exalted respect than any one else that follows her.
What should I think on't?
Sir Toby. Here's an over-weening rogue!
Fabian. O, peace! Contemplation makes a rare turkey-cock
of him; how he jets under his advanced plumes!
Sir Andrew. 'Slight, I could so beat the rogue:—
Sir Toby. Peace, I say.
Malvolio. To be count Malvolio;—
Sir Toby. Ah, rogue!
Sir Andrew. Pistol him, pistol him.
Sir Toby. Peace, peace!
Malvolio. There is example for't; the lady of the Strachy
married the yeoman of the wardrobe.
Sir Andrew. Fie on him, Jezebel!
Fabian. O, peace! now he's deeply in; look, how imagi-
nation blows him.
Malvolio. Having been three months married to her,
sitting in my chair of state,—
Sir Toby. O for a stone bow, to hit him in the eye!
Malvolio. Calling my officers about me, in my branch'd
velvet gown; having come from a day-bed, where I have
left Olivia sleeping.
Sir Toby. Fire and brimstone!
Fabian. O, peace, peace!
Malvolio. And then to have the humour of state: and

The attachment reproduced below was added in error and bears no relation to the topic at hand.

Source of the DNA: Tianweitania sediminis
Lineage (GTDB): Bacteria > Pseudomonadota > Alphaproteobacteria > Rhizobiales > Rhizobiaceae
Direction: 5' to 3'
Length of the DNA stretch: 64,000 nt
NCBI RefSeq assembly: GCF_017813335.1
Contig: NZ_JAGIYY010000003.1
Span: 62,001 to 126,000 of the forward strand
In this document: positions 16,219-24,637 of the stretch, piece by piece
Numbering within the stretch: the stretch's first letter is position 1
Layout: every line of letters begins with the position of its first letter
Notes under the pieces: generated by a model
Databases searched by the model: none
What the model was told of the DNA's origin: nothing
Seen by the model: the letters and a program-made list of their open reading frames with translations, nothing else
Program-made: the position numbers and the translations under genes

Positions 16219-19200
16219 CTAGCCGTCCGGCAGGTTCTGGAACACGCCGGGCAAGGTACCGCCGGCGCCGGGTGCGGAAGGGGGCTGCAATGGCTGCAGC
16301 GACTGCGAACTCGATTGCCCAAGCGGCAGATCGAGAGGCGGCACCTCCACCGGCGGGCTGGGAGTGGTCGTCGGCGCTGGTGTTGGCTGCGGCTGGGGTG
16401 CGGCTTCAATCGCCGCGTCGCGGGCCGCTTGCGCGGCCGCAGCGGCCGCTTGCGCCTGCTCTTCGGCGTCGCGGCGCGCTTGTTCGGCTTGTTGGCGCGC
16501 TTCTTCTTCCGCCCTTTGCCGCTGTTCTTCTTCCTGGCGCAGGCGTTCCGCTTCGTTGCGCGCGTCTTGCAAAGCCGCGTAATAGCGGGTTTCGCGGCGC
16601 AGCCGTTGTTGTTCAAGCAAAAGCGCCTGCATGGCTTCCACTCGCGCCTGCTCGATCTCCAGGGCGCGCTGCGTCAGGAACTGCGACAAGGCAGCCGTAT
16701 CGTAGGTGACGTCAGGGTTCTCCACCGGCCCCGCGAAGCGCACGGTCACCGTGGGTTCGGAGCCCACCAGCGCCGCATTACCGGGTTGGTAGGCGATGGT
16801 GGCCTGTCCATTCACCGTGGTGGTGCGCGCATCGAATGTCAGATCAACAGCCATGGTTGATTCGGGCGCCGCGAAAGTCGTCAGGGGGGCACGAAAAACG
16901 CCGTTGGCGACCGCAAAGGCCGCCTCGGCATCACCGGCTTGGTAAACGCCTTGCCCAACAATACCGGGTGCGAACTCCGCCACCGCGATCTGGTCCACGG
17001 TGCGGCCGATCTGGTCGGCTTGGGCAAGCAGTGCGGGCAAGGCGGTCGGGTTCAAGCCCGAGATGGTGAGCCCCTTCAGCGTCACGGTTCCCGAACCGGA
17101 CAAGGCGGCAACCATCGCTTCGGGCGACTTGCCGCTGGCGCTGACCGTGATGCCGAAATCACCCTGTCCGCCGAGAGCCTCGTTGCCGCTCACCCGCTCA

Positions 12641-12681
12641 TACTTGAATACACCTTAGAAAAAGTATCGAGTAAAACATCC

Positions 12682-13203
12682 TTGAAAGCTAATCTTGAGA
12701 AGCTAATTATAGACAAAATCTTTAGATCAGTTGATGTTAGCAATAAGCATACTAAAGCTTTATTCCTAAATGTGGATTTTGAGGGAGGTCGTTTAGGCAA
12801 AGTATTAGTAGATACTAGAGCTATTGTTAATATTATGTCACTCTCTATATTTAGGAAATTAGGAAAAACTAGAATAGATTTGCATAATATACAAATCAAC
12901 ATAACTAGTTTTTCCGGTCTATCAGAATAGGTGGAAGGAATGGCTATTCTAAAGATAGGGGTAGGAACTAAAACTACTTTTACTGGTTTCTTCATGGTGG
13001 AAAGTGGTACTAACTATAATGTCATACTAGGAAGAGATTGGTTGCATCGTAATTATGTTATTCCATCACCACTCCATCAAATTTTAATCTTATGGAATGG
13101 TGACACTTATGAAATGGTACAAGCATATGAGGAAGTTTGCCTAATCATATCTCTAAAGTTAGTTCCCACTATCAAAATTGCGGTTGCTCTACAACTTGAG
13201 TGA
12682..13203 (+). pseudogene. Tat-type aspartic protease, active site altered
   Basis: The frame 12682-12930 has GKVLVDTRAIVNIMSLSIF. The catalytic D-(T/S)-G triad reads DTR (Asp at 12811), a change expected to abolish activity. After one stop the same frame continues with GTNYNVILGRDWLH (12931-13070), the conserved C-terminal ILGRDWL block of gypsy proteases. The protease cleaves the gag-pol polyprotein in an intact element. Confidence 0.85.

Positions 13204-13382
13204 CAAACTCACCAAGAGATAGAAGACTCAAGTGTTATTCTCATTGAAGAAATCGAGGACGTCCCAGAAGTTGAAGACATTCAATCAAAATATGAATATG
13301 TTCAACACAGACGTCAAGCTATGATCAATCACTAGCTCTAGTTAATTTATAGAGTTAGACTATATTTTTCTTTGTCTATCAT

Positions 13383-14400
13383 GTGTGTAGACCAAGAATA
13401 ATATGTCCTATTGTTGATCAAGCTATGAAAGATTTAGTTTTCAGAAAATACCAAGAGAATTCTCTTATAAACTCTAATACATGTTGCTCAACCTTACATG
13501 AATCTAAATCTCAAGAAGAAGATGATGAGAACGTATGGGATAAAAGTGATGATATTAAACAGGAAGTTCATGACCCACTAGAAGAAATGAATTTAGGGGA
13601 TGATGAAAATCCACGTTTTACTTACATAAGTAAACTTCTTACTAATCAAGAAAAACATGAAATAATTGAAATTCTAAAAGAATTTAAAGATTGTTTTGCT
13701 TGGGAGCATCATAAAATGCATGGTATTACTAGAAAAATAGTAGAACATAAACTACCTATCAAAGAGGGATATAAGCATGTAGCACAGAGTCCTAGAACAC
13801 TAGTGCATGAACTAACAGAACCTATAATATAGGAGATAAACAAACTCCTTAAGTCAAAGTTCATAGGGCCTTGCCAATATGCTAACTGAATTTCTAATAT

after a demure travel of regard,—telling them, I know
place, as I would they should do theirs,—to ask for
Sir Toby. Bolts and shackles!
Fabian. O, peace, peace, peace! now, now.
Malvolio. Seven of my people, with an obedient start,
make out for him; I frown the while; and, perchance,
wind up my watch, or play with some rich jewel. Toby
approaches; curtsies there to me.
Sir Toby. Shall this fellow live?
Fabian. Though our silence be drawn from us with cares,
Malvolio. I extend my hand to him thus, quenching my
familiar smile with an austere regard to controul.
Sir Toby. And does not Toby take you a blow o' the lips
Malvolio. Saying—Cousin Toby, my fortunes having
cast me on your niece, give me this prerogative of
Sir Toby. What, what?
Malvolio. You must amend your drunkenness.
Fabian. Nay, patience, or we break the sinews of our
Malvolio. Besides, you waste the treasure of your time
with a foolish knight—
Sir Andrew. That's me, I warrant you.
Malvolio. One Sir Andrew—
Sir Andrew. I knew, 'twas I; for many do call me fool.
Malvolio. What employment have we here?
[Taking up the letter."
The letter and his comments on it are equally good.
If poor Malvolio's treatment afterwards is a little
hard, poetical justice is done in the uneasiness which
Olivia suffers on account of her mistaken attachment
to Cesario, as her insensibility to the violence of
the Duke's passion is atoned for by the discovery of
Viola's concealed love of him.